It should be noted that it is not GERA policy to insist on attendance at one establishment or another. The GERA view is that this is a family decision and that our role is in a strictly advisory capacity. This ensures the player, and his parents, can make as informed a decision as is possible about a player's academic future.
It is the GERA aim to establish and maintain effective relationships with school staff and enable effective communication to take place. This demonstrates to the player that GERA value educational development highly and that their progress in school will be monitored over the course of the playing season.
All players on the programme will receive two reports annually. These will primarily report on rugby matters, however, appropriate comments regarding academic life can be made. That said it is the school that will provide appropriate comments about academic progress through their normal reporting channels.
Both parents and players will be invited to attend meetings in order to discuss their sons progress with the Academy staff. A copy of this report will be sent to the school to keep them informed of how things are going. Parents and the school will be encouraged to feedback to the Academy staff.
At post 18 levels the rugby commitments are no less demanding. The majority of players will be working within our Gold group and as such follow the first XV timetable. Undergraduate programmes of study are available at both Hartpury College and the University of Gloucestershire. Again these are set up to cater for a wide range of academic ability.
Flexibility is such that as a player moves closer to Gold status and ultimately Senior Squad inclusion the academic courses can be tailored to reflect an increased rugby commitment. On top of their academic programme all Gold players will follow the Performance lifestyle programme organised by the Professional Rugby Players Association (PRA). The aim of this programme is to provide guidance and advice on a range of wider non-rugby issues. This serves to minimise the impact of any potential concerns, conflicts or distractions that the player may experience away from rugby. Jason Reilly of the PRA coordinates the delivery of this programme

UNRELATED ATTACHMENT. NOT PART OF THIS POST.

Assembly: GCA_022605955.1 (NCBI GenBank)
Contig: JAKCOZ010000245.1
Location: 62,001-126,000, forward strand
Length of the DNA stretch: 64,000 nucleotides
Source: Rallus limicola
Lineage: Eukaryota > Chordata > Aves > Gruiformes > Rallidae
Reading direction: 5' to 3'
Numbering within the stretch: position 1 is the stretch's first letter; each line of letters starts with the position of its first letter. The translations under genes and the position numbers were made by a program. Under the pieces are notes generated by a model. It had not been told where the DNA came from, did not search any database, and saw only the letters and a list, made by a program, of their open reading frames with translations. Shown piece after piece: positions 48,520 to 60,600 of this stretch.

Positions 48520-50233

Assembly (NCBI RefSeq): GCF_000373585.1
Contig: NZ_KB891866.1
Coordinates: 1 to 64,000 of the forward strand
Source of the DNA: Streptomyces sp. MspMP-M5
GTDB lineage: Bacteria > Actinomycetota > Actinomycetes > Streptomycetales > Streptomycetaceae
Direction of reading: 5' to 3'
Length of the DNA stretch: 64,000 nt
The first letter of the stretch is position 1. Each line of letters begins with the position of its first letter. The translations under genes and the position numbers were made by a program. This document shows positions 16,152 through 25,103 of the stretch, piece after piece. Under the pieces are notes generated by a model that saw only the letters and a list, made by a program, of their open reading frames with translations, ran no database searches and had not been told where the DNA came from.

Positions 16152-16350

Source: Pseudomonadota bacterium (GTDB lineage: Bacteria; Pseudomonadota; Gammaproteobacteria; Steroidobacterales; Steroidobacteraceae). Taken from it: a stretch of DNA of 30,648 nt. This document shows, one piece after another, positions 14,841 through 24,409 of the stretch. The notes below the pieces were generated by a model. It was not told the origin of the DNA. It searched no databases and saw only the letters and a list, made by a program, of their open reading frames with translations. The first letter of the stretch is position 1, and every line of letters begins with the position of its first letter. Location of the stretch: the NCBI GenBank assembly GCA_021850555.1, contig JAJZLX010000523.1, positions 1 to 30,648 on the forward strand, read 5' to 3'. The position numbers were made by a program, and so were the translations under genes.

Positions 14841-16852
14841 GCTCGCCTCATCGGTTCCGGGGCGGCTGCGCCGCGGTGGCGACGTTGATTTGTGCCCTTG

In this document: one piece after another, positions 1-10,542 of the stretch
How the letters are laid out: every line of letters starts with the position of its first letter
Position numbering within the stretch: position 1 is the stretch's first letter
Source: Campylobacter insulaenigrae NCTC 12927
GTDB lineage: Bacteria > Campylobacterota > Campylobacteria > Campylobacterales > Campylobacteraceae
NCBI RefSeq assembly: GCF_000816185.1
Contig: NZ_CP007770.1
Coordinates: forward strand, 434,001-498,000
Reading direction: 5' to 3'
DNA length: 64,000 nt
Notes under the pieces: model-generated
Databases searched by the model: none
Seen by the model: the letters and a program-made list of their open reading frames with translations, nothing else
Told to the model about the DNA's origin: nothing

A small group of players will attend academic institutions other than St Peters and Hartpury. GERA staff will support these players via an Outreach visiting programme. Outreach represents an amended Rugby programme to suit the needs of these particular players. The objective is for these players to carry on their academic and rugby programmes in the normal way within their existing school environment.
Some players in this GERA group will also receive support and feedback from the National Academy Staff on rugby matters. All comments will be fed into the RFU database and reported to their educational establishments where relevant.
Attendance at a full time educational establishment is not a prerequisite for inclusion onto the GERA programme. However, it is recognised that there is a responsibility to prepare young people for life after rugby. All cases will be treated on their individual merits and appropriate advice given. That said the GERA staff are well aware of the highly selective nature of the process and will act to work in the players best interests at all times.